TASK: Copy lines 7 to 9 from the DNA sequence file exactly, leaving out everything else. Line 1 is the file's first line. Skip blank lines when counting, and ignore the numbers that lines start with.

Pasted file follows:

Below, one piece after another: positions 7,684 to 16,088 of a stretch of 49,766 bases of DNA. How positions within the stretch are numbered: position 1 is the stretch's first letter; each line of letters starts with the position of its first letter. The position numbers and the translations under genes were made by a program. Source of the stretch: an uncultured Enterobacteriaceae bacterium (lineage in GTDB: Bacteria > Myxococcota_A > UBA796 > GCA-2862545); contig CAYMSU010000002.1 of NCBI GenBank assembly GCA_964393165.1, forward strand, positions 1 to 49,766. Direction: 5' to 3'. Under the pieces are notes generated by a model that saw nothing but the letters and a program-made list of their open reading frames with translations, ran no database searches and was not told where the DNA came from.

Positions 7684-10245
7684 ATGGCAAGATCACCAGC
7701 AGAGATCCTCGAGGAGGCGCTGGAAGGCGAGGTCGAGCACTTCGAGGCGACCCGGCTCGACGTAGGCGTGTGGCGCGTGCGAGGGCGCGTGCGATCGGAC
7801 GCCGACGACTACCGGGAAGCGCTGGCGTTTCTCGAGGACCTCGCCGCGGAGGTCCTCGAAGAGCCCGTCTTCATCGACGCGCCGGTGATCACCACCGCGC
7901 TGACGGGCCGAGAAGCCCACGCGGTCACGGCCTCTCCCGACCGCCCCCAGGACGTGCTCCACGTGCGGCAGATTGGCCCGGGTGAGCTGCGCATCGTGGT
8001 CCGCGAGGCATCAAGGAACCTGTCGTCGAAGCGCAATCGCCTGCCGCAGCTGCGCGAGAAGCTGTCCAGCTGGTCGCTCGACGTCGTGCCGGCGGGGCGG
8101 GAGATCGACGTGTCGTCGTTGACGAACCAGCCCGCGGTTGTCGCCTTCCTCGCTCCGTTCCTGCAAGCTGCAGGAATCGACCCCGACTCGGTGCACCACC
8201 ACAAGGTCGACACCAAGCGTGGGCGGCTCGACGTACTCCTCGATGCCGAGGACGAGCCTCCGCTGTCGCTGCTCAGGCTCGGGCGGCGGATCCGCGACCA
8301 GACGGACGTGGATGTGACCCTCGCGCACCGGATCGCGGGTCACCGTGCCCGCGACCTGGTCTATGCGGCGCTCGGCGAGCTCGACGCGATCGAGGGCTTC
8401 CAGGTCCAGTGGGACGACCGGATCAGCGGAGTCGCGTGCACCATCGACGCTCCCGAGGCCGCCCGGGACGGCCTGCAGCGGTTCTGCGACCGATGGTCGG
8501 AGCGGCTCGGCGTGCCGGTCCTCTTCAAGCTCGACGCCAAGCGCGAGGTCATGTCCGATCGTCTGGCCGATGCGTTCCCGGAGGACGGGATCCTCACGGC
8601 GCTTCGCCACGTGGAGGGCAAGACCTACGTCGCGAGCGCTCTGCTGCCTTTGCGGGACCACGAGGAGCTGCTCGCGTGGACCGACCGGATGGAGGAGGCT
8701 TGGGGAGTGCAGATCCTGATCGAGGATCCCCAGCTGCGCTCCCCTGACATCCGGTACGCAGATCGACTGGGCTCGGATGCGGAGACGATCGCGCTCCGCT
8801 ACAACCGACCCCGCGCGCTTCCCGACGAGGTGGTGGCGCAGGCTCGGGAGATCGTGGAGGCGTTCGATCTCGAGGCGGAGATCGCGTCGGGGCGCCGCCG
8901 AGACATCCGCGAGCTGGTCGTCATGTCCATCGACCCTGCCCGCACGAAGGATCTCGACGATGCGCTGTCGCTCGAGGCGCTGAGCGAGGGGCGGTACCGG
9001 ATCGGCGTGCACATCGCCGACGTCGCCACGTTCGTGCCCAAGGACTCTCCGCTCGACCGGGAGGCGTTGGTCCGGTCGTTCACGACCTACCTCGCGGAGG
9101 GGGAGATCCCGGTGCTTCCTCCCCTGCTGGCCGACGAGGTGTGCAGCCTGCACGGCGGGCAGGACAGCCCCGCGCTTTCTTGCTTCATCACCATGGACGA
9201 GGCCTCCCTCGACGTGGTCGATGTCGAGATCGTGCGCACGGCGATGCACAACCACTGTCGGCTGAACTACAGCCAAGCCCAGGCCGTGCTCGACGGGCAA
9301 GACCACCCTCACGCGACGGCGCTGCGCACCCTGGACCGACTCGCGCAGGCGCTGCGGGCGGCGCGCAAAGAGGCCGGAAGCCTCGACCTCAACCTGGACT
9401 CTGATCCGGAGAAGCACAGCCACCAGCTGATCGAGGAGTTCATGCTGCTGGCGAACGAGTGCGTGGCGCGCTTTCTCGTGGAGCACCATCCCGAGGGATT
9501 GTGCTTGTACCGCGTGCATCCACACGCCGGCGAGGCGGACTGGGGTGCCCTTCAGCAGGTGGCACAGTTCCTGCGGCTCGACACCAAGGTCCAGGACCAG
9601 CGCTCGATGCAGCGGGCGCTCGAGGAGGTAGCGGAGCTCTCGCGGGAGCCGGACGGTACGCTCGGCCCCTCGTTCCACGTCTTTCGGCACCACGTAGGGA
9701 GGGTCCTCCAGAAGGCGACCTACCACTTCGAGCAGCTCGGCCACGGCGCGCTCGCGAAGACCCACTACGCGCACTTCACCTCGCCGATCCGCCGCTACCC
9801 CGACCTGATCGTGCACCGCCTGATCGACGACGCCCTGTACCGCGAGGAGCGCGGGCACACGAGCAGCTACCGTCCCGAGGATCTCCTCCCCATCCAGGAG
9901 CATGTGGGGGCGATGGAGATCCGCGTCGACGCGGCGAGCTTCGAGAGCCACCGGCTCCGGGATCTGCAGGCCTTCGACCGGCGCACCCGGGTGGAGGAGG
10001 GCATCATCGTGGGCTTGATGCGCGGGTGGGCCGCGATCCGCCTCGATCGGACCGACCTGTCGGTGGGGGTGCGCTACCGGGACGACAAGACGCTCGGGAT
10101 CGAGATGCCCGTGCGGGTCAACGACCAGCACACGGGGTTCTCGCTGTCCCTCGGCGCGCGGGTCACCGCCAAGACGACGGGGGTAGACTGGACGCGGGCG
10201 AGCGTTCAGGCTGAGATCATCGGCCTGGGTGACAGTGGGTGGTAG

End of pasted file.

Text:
8001 CCGCGAGGCATCAAGGAACCTGTCGTCGAAGCGCAATCGCCTGCCGCAGCTGCGCGAGAAGCTGTCCAGCTGGTCGCTCGACGTCGTGCCGGCGGGGCGG
8101 GAGATCGACGTGTCGTCGTTGACGAACCAGCCCGCGGTTGTCGCCTTCCTCGCTCCGTTCCTGCAAGCTGCAGGAATCGACCCCGACTCGGTGCACCACC
8201 ACAAGGTCGACACCAAGCGTGGGCGGCTCGACGTACTCCTCGATGCCGAGGACGAGCCTCCGCTGTCGCTGCTCAGGCTCGGGCGGCGGATCCGCGACCA